Sharon Declares Oslo Dead


The hawkish Israeli Prime Minister Ariel Sharon said in an interview published yesterday that for Israel, the 1993 Oslo peace accords with the Palestinians no longer exist. Speaking to the Ma’ariv daily to mark the Jewish New Year, Sharon said the same fate had befallen the offers made by his predecessor Ehud Barak at talks in Camp David in the United States and Taba in Egypt in 2000.

“Oslo doesn’t exist any more, Camp David doesn’t exist any more, neither does Taba. We will not return to these places,” he told the Israeli daily. “Real damage only occurs when it is impossible to go back. But this is not the case… It is not because of the wisdom of the Jews, but solely because of the bad plans the Palestinians made,” he said.


“Since the beginning, (Palestinian President) Yasser Arafat’s aim has been to bring about the end of Israel. There were some naive people, or people who wanted to be led on, or made wrong assessments,” Sharon said.


“The problem is more fundamental than terrorism. It stems from the Arab and Palestinian refusal to recognize the Jewish people’s right to exist in their state and their homeland.” He also played down diplomatic efforts by the Israeli left to revive political negotiations for peace.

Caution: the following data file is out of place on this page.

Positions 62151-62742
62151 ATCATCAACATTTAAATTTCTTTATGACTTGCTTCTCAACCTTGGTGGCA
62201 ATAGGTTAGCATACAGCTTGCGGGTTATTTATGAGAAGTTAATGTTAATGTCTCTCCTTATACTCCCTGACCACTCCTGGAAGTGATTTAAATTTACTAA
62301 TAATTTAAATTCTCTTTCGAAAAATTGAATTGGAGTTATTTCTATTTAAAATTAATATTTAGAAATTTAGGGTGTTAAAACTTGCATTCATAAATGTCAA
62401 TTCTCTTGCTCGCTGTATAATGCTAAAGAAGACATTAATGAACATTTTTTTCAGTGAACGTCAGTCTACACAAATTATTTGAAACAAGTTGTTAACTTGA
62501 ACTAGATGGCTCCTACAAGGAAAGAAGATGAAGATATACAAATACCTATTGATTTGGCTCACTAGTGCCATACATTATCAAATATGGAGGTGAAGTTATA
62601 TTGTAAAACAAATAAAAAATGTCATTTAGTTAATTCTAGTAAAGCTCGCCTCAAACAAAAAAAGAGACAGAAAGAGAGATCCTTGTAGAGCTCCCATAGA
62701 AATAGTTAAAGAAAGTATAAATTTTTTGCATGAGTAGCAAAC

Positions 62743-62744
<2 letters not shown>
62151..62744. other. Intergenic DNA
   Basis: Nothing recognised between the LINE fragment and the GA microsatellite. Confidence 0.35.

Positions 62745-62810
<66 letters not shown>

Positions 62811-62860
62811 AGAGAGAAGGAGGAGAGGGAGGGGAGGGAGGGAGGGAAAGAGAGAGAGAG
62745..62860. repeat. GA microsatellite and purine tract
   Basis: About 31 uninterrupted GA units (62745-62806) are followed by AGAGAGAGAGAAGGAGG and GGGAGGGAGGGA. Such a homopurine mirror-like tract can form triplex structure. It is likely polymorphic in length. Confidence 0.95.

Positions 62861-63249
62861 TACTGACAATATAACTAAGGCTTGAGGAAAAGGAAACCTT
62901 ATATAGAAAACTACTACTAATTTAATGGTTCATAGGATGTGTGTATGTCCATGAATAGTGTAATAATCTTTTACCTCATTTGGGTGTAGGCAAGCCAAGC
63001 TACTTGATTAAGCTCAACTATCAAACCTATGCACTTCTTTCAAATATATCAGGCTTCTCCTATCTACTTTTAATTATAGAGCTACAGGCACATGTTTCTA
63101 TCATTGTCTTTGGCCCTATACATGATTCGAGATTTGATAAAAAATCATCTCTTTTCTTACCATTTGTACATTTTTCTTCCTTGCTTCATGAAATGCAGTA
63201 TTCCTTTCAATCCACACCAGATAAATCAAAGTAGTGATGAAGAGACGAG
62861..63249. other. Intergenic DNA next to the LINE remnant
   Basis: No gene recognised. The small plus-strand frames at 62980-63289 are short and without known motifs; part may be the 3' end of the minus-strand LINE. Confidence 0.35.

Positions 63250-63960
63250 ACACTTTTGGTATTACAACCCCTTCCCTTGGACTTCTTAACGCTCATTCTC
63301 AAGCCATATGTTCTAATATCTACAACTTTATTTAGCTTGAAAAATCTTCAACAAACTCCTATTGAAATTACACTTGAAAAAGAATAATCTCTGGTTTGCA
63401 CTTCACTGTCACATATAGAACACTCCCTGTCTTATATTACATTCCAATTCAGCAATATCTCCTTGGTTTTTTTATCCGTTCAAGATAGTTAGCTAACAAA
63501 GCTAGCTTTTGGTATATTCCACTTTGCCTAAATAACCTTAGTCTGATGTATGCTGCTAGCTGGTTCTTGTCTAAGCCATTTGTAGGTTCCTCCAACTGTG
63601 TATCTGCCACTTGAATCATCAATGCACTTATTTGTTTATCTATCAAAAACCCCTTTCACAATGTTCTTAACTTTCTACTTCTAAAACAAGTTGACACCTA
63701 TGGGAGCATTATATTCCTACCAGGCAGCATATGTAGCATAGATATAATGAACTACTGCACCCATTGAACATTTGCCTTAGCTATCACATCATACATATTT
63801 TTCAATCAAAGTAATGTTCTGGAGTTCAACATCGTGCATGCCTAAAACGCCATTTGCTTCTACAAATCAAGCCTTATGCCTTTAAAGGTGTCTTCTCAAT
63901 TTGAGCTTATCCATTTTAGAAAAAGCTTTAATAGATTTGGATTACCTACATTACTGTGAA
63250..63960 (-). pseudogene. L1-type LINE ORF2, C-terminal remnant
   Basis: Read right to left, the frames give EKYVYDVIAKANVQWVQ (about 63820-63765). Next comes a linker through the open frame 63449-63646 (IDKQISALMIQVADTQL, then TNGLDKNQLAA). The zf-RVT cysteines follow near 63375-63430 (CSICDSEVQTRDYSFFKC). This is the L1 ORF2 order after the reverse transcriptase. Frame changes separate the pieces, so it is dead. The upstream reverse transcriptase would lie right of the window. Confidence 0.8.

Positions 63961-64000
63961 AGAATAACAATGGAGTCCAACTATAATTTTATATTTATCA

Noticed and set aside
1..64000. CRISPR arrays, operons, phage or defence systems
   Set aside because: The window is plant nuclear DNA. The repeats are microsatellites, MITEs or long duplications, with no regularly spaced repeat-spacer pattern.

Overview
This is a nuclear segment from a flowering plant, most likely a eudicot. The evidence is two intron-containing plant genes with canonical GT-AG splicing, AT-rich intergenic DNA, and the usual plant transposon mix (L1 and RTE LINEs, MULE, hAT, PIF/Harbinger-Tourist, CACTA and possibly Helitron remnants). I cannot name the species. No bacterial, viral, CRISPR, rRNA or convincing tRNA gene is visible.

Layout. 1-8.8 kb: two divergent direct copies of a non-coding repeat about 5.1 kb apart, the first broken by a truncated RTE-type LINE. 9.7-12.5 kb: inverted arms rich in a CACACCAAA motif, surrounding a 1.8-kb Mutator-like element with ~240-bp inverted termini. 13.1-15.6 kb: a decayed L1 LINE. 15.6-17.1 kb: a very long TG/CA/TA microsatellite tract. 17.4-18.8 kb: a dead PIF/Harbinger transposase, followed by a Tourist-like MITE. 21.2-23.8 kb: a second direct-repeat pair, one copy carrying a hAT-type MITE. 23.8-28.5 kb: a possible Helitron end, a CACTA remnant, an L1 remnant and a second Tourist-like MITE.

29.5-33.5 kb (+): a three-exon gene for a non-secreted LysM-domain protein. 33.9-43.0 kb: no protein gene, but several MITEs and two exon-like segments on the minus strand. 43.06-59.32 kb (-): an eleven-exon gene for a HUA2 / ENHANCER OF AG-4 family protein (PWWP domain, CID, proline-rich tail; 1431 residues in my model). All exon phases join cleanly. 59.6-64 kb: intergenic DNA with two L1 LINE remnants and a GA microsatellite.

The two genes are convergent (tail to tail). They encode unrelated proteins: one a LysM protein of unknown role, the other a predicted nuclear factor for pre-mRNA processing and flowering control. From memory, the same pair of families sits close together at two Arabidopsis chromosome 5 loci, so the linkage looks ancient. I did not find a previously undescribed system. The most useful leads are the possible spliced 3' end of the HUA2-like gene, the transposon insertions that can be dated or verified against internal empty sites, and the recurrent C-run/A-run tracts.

“There are all sorts of people who have contacts, sign all sorts of papers, travel to Egypt. But, in line with the Americans, they know very exactly that in Israel there is a government of national unity and there is only one prime minister,” Sharon added.


In another interview with the daily Yedioth Aharonot, Sharon said “Arafat will not manage to finish me off… His existence must simply be ignored.”


Sharon’s published comments drew swift rebuke from Arafat’s top aide, Nabil Abu Rudeina. “Sharon’s words will only strengthen the state of paralysis and political stagnation which dominate the region and drag the region into more tensions,” he told reporters. He added that if Sharon “does not implement what remains of the Oslo accords and the Taba and Camp David arrangements, Israel will lead the whole region into a deadlock.


Almost all the autonomous towns in the West Bank have been reoccupied in recent months by Israeli forces after Palestinian suicide bombings, with no sign of the army leaving. The invasions have also left the Palestinian Authority, the government of the autonomous zones, on its knees and barely functioning.


Sharon also ruled out any immediate pullback of his forces occupying Palestinian self-rule areas of Hebron, as proposed in a stalled security cooperation plan with the PA. An Israeli pullback from the southern West Bank city “is not on the agenda” Sharon said in an interview with Israeli public radio.

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